COLUMBUS, Ohio (WCMH) — OhioHealth said it will pay workers their wages impacted by a widespread ransomware attack by the end of January, or sooner.

As COVID-19 cases and related staff shortages bog down hospitals, some staff at OhioHealth said they’re not getting paid what they’re owed.

The Ultimate Kronos Group is a timekeeping company used by thousands of employers. Kronos was targeted by a ransomware attack in mid-December, leaving its clients scrambling to make sure workers didn’t miss a paycheck.

OhioHealth workers were paid on time, but multiple hourly employees told NBC4 Investigates their recent paychecks have fallen short of what they earned.

“We are consistently asked to pick up extra (shifts) to help out,” said one emergency room nurse employed by OhioHealth, who asked to remain anonymous. “We’re just short-staffed with the pandemic.”

The most recent paycheck for OhioHealth employees came Dec. 31. The ER nurse said she was expecting roughly $1,400 because of the extra shifts she’d been working.

“My gross pay on Friday was $600, so I got $427 after tax into my bank account,” she said, showing a copy of her recent pay statements.

To pay hourly workers on time after a ransomware attack crippled its timekeeping company, OhioHealth calculated paychecks using the average of the previous three pay periods before the attack.

As multiple hourly workers pointed out, those November pay periods contained fewer shifts because COVID-19 cases hadn’t yet surged. Holiday pay was not included, either.

A second nurse, who said her most recent paycheck was between $300 and $400 short, called it “a cherry on top” of a difficult year for hospital workers.

“After everything we’ve been through, just to kind of like add this on top of it has been a little tough,” the first nurse said. “It almost feels like you’re, like, working for free, essentially, not knowing when you’re going to get paid. But we love our community, and we’re trying to fight this pandemic, so, we do it.”

According to four workers who reached out to NBC4 Investigates, employees were told to contact their managers about payroll corrections. An internal email from OhioHealth dated Dec. 16 said the payroll department at that time had received roughly 6,000 payroll corrections from employees.

“Our manager kind of just says, ‘Oh, I don’t know,'” the ER nurse said. “So, we’re kind of just all stuck in this limbo of, eventually we’ll get paid. But we don’t know when that is and what that looks like.”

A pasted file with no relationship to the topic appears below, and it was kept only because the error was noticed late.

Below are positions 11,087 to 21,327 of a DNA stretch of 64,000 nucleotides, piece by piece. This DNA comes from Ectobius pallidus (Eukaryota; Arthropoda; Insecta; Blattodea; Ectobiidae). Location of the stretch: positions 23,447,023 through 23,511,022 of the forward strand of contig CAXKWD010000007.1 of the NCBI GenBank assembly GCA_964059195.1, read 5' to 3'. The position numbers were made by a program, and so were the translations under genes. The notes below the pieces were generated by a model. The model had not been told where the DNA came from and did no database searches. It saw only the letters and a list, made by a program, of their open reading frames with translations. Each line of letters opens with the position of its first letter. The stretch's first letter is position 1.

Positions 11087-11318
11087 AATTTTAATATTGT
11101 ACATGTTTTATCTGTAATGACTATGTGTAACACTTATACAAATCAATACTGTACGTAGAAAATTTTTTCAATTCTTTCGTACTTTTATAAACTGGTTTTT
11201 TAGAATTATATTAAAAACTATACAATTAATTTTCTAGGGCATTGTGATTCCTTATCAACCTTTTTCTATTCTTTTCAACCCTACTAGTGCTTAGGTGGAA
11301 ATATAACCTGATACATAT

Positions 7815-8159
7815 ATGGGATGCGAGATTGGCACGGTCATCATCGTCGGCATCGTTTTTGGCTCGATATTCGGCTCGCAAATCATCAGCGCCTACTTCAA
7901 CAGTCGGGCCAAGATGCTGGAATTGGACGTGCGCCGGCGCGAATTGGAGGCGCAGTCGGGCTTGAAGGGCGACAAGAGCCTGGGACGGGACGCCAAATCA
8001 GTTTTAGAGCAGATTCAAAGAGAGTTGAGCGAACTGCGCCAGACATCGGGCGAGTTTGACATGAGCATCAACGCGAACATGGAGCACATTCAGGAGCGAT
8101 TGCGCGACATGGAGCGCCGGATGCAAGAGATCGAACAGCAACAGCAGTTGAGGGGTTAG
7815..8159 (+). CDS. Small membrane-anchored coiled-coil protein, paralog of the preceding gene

On Tuesday, employees received another email from OhioHealth informing them of a new timekeeping system in place. The email provided deadlines on how to submit hours worked in December that were impacted by the ransomware attack and informed them that January’s paychecks would include the money they were owed for those hours.

But for employees that had bills due in early January, “There’s bills to pay. I don’t know what I’m going to do,” the nurse said.

A spokesman for OhioHealth said hardship circumstances should be brought to managers immediately and will be prioritized by the company.

The spokesperson sent the following statement to NBC4:

“OhioHealth, along with the 27,000 other businesses nationwide, has been disrupted by the Kronos ransomware attack which impacted our timekeeping system.

This issue has impacted nearly 21,000 of our associates. We continue to work hard to ensure they all are paid appropriately for hours they have worked.

Our Human Resources and Payroll teams are working every hour of every day with associates on this. We have put in place a couple of routes for reconciling pay for associates who have been underpaid. We ask that they connect with their managers because these situations are given prioritization and, in most cases, we have been able to resolve them within two business days.

As we wait for the Kronos system to come back online, yesterday we launched a new, temporary timekeeping tool. This tool allows associates to submit details of actual hours worked instead of an estimated average.”

OhioHealth statement on payroll discripencies

On its website Tuesday evening, Kronos wrote that it is making progress in recovering the data that was encrypted in the ransomware attack. The company said liaisons will update affected customers by Jan. 7 on when their data will be recovered.